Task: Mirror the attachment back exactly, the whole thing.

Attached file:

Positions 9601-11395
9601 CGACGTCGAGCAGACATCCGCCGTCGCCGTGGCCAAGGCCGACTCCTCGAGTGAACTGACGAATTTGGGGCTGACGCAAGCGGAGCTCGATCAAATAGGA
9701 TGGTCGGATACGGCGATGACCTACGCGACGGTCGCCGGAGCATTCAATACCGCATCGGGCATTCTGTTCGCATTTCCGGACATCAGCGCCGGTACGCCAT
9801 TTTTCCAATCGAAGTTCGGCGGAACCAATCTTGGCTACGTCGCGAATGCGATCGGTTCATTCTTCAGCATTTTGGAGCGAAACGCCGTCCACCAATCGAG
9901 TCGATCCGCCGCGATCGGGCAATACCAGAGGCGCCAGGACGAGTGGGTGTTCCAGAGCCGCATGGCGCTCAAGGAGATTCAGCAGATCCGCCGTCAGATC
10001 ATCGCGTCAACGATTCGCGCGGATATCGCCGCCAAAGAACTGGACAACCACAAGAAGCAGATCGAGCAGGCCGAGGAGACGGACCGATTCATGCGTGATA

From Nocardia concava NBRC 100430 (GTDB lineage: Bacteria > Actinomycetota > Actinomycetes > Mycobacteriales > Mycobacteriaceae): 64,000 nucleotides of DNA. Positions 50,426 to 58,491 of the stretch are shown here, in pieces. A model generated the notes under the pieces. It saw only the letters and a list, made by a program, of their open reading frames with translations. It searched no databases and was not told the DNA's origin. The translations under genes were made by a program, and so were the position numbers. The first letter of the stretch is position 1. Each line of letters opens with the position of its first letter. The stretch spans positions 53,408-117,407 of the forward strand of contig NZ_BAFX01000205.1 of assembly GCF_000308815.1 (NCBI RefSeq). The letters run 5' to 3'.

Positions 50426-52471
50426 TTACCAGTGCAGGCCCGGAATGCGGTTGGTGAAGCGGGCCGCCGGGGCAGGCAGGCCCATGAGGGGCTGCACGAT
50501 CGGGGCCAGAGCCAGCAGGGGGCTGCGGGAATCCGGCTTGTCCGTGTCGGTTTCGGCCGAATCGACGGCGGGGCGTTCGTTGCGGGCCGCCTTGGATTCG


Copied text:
Positions 9601-11395
9601 CGACGTCGAGCAGACATCCGCCGTCGCCGTGGCCAAGGCCGACTCCTCGAGTGAACTGACGAATTTGGGGCTGACGCAAGCGGAGCTCGATCAAATAGGA
9701 TGGTCGGATACGGCGATGACCTACGCGACGGTCGCCGGAGCATTCAATACCGCATCGGGCATTCTGTTCGCATTTCCGGACATCAGCGCCGGTACGCCAT
9801 TTTTCCAATCGAAGTTCGGCGGAACCAATCTTGGCTACGTCGCGAATGCGATCGGTTCATTCTTCAGCATTTTGGAGCGAAACGCCGTCCACCAATCGAG
9901 TCGATCCGCCGCGATCGGGCAATACCAGAGGCGCCAGGACGAGTGGGTGTTCCAGAGCCGCATGGCGCTCAAGGAGATTCAGCAGATCCGCCGTCAGATC
10001 ATCGCGTCAACGATTCGCGCGGATATCGCCGCCAAAGAACTGGACAACCACAAGAAGCAGATCGAGCAGGCCGAGGAGACGGACCGATTCATGCGTGATA

From Nocardia concava NBRC 100430 (GTDB lineage: Bacteria > Actinomycetota > Actinomycetes > Mycobacteriales > Mycobacteriaceae): 64,000 nucleotides of DNA. Positions 50,426 to 58,491 of the stretch are shown here, in pieces. A model generated the notes under the pieces. It saw only the letters and a list, made by a program, of their open reading frames with translations. It searched no databases and was not told the DNA's origin. The translations under genes were made by a program, and so were the position numbers. The first letter of the stretch is position 1. Each line of letters opens with the position of its first letter. The stretch spans positions 53,408-117,407 of the forward strand of contig NZ_BAFX01000205.1 of assembly GCF_000308815.1 (NCBI RefSeq). The letters run 5' to 3'.

Positions 50426-52471
50426 TTACCAGTGCAGGCCCGGAATGCGGTTGGTGAAGCGGGCCGCCGGGGCAGGCAGGCCCATGAGGGGCTGCACGAT
50501 CGGGGCCAGAGCCAGCAGGGGGCTGCGGGAATCCGGCTTGTCCGTGTCGGTTTCGGCCGAATCGACGGCGGGGCGTTCGTTGCGGGCCGCCTTGGATTCG